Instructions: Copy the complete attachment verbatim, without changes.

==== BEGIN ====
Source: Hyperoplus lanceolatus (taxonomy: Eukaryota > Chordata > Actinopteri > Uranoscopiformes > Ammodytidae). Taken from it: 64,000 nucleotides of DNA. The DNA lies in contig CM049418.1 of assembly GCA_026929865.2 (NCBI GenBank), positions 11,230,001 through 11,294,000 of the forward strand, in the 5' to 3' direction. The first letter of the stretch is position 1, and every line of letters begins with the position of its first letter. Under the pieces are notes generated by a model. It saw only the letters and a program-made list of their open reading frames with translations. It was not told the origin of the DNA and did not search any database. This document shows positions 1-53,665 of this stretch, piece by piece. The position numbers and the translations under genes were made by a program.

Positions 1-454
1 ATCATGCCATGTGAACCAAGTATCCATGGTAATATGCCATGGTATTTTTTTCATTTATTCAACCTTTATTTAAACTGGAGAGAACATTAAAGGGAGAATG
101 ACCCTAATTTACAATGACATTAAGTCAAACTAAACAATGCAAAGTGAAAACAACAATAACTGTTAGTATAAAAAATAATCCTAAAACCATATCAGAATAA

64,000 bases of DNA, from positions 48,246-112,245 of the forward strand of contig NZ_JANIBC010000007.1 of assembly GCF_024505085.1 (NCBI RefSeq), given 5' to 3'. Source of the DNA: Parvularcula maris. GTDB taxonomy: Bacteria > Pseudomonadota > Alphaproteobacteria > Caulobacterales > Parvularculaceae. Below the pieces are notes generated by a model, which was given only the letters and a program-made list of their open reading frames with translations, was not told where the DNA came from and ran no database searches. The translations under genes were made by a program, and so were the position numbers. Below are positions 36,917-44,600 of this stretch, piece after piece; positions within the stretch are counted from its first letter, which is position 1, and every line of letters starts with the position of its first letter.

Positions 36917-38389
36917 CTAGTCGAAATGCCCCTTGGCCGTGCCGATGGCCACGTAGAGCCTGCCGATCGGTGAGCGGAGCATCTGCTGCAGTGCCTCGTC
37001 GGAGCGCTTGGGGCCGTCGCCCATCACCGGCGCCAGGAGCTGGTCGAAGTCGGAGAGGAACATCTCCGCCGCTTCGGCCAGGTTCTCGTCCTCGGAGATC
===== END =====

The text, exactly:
Source: Hyperoplus lanceolatus (taxonomy: Eukaryota > Chordata > Actinopteri > Uranoscopiformes > Ammodytidae). Taken from it: 64,000 nucleotides of DNA. The DNA lies in contig CM049418.1 of assembly GCA_026929865.2 (NCBI GenBank), positions 11,230,001 through 11,294,000 of the forward strand, in the 5' to 3' direction. The first letter of the stretch is position 1, and every line of letters begins with the position of its first letter. Under the pieces are notes generated by a model. It saw only the letters and a program-made list of their open reading frames with translations. It was not told the origin of the DNA and did not search any database. This document shows positions 1-53,665 of this stretch, piece by piece. The position numbers and the translations under genes were made by a program.

Positions 1-454
1 ATCATGCCATGTGAACCAAGTATCCATGGTAATATGCCATGGTATTTTTTTCATTTATTCAACCTTTATTTAAACTGGAGAGAACATTAAAGGGAGAATG
101 ACCCTAATTTACAATGACATTAAGTCAAACTAAACAATGCAAAGTGAAAACAACAATAACTGTTAGTATAAAAAATAATCCTAAAACCATATCAGAATAA

64,000 bases of DNA, from positions 48,246-112,245 of the forward strand of contig NZ_JANIBC010000007.1 of assembly GCF_024505085.1 (NCBI RefSeq), given 5' to 3'. Source of the DNA: Parvularcula maris. GTDB taxonomy: Bacteria > Pseudomonadota > Alphaproteobacteria > Caulobacterales > Parvularculaceae. Below the pieces are notes generated by a model, which was given only the letters and a program-made list of their open reading frames with translations, was not told where the DNA came from and ran no database searches. The translations under genes were made by a program, and so were the position numbers. Below are positions 36,917-44,600 of this stretch, piece after piece; positions within the stretch are counted from its first letter, which is position 1, and every line of letters starts with the position of its first letter.

Positions 36917-38389
36917 CTAGTCGAAATGCCCCTTGGCCGTGCCGATGGCCACGTAGAGCCTGCCGATCGGTGAGCGGAGCATCTGCTGCAGTGCCTCGTC
37001 GGAGCGCTTGGGGCCGTCGCCCATCACCGGCGCCAGGAGCTGGTCGAAGTCGGAGAGGAACATCTCCGCCGCTTCGGCCAGGTTCTCGTCCTCGGAGATC